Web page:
Alyssa Cruz | Culture Editor
For many seniors in high school, choosing where they go to college is often the most important decision they have made thus far in their life. This can be a lot of pressure, due to a multitude of factors such as cost, distance and reputation.
More often than not, others will voice their unwarranted opinions about the school selected. This can range from “that's my alma mater, love it there,” to “with all your talent, are you sure you want to settle down there?”
According to VOA News, 28% of Americans regret their college decision. Whether this is influenced by feeling like the school they chose is inferior, there is no way of knowing.
For many Ohio University students, chances are they have heard the fateful words: “OU? You know that's a party school, right?” Whether this inquiry is good-natured or not, it suggests the school is subpar when it comes to academics and quality education.
Although this is far from the truth, these snide comments can have an effect on how incoming freshmen feel about their future collegiate careers. Of course, OU students are not the only ones who have to navigate ¨school shaming,¨ as there are thousands of other schools out there that have a similar reputation.
It is for these reasons that Jon Hart wrote his debut novel, “Party School.” Although fiction in nature, the themes discussed are very real and pertinent to college students today.
For Hart, the motivation to write this novel lay in addressing these injustices through a told story. More specifically, how the responses from adults affect students.
“I was very, very young and there were adults talking and they said, ‘well, you know, I could have had someone who went here,’” he said. “For whatever reason, that always stood out, (as such) a harsh thing to say. I thought later that maybe that's been spinning around (in my head), and I just let it loose with this.”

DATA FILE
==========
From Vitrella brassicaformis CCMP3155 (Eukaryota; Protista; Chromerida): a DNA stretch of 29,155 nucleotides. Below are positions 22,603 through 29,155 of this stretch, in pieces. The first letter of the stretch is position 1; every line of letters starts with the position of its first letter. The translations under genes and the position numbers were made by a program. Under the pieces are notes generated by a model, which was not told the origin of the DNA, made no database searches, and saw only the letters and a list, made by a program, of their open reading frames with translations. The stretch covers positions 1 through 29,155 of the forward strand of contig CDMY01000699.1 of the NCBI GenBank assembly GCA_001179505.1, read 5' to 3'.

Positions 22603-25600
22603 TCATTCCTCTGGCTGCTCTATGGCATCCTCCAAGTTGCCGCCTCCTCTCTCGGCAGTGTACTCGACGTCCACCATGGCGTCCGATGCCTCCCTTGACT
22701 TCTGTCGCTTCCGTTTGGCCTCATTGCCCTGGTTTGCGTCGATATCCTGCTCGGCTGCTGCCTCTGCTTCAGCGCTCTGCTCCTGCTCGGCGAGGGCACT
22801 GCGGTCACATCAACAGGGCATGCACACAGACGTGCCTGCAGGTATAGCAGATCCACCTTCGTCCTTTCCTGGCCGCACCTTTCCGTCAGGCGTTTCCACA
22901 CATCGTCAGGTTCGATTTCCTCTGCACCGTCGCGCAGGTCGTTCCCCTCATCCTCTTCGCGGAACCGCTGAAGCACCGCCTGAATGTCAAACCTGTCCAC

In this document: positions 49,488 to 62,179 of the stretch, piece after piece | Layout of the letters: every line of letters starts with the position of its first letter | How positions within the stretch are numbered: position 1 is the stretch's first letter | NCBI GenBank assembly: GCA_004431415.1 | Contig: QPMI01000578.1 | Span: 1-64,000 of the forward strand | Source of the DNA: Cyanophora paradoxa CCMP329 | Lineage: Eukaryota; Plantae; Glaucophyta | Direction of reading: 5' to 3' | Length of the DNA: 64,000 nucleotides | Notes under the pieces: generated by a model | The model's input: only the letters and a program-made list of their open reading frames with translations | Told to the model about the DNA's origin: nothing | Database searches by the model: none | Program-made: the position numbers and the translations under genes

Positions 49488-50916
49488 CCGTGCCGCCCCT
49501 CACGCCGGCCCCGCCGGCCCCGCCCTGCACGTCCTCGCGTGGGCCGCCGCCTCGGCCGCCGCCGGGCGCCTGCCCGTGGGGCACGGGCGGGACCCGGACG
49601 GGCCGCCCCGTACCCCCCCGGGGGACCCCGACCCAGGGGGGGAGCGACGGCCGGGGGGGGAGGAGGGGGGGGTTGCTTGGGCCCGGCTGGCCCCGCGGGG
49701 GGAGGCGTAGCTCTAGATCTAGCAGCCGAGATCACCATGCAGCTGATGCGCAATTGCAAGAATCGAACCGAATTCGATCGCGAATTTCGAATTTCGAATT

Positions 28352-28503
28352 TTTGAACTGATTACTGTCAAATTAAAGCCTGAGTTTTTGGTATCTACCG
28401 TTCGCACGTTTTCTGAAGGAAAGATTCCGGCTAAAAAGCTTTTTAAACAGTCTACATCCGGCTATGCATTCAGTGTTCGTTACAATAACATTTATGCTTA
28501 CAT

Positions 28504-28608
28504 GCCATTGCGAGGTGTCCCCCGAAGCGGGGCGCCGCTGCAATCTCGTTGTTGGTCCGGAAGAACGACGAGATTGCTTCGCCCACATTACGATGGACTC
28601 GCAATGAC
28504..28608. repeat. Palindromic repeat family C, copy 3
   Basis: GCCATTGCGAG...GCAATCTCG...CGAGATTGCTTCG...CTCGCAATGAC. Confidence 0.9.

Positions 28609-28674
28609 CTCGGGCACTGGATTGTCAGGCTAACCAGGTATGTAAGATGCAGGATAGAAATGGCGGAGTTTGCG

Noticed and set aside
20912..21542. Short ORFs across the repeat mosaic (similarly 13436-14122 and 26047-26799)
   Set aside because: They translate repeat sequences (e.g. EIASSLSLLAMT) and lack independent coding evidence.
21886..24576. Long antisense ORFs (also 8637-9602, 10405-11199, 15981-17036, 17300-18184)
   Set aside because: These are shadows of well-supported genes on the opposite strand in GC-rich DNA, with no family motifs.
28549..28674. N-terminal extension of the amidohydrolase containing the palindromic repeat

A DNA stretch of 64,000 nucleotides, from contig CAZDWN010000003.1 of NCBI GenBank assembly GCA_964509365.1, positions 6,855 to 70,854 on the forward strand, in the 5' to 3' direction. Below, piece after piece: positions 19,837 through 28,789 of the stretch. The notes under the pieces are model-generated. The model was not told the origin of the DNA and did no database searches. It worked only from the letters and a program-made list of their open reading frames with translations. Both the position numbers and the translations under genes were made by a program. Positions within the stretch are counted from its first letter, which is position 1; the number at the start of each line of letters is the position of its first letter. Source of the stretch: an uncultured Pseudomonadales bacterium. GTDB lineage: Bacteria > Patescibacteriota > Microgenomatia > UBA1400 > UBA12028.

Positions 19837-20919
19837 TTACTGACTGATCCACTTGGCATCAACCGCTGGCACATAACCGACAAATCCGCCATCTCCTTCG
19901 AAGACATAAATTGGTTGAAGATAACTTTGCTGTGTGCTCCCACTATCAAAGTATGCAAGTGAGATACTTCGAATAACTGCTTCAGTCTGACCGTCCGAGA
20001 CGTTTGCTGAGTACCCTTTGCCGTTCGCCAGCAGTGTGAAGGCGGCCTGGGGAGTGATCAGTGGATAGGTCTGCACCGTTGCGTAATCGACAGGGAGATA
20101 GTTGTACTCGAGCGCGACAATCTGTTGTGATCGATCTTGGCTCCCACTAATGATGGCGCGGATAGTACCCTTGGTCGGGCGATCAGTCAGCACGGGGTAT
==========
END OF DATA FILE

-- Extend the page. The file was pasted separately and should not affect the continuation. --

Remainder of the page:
The book centers around Dylan Mills, a recent high school graduate entering his freshman year at the fictional North South. North South is known around his town as the inferior choice and “safety school” by many. He navigates all the classic problems college freshmen face such as having to address his high school relationship, clingy parents and finding where he fits in the college scene.
The novel includes some funny elements such as Dylan not understanding the significance of “420” and the introduction of dimwitted but lovable characters such as “Quarters” who is in his 25th year at the university.
However, more serious topics are discussed as well. Themes such as hazing and saying goodbye to certain seasons of one’s life weave themselves throughout the story. Hart said that this was the goal, but it is really up to the readers to decide how they feel once they finish the novel.
“Now the lesson, I think is stronger than the humor, but I'll let the readers interpret it,” Hart said.
Although a New York native, Hart is familiar with OU and the reputation it possesses. However, he said he has known a couple people who have attended the university, and thinks highly of it as an academic institution.
“I think of OU as a very good school,” Hart said. “They have so much to offer.”
“Party School” never mentions a real university as well as fictionalized Mills’ hometown which is the birth of a lot of the snobbiness. Hart said this was on purpose in order to contribute to the notion that school names often hold too much merit.
“I'd rather not get into naming the schools because it just overpowers the whole thing,” he said. “That's when people start comparing and contrasting, and it just becomes like a snob fest.”
Hart said that if he had to sum up the novel in one sentiment it would be this:
“It's not the brand of the school,” he said. “It's the character of the students.”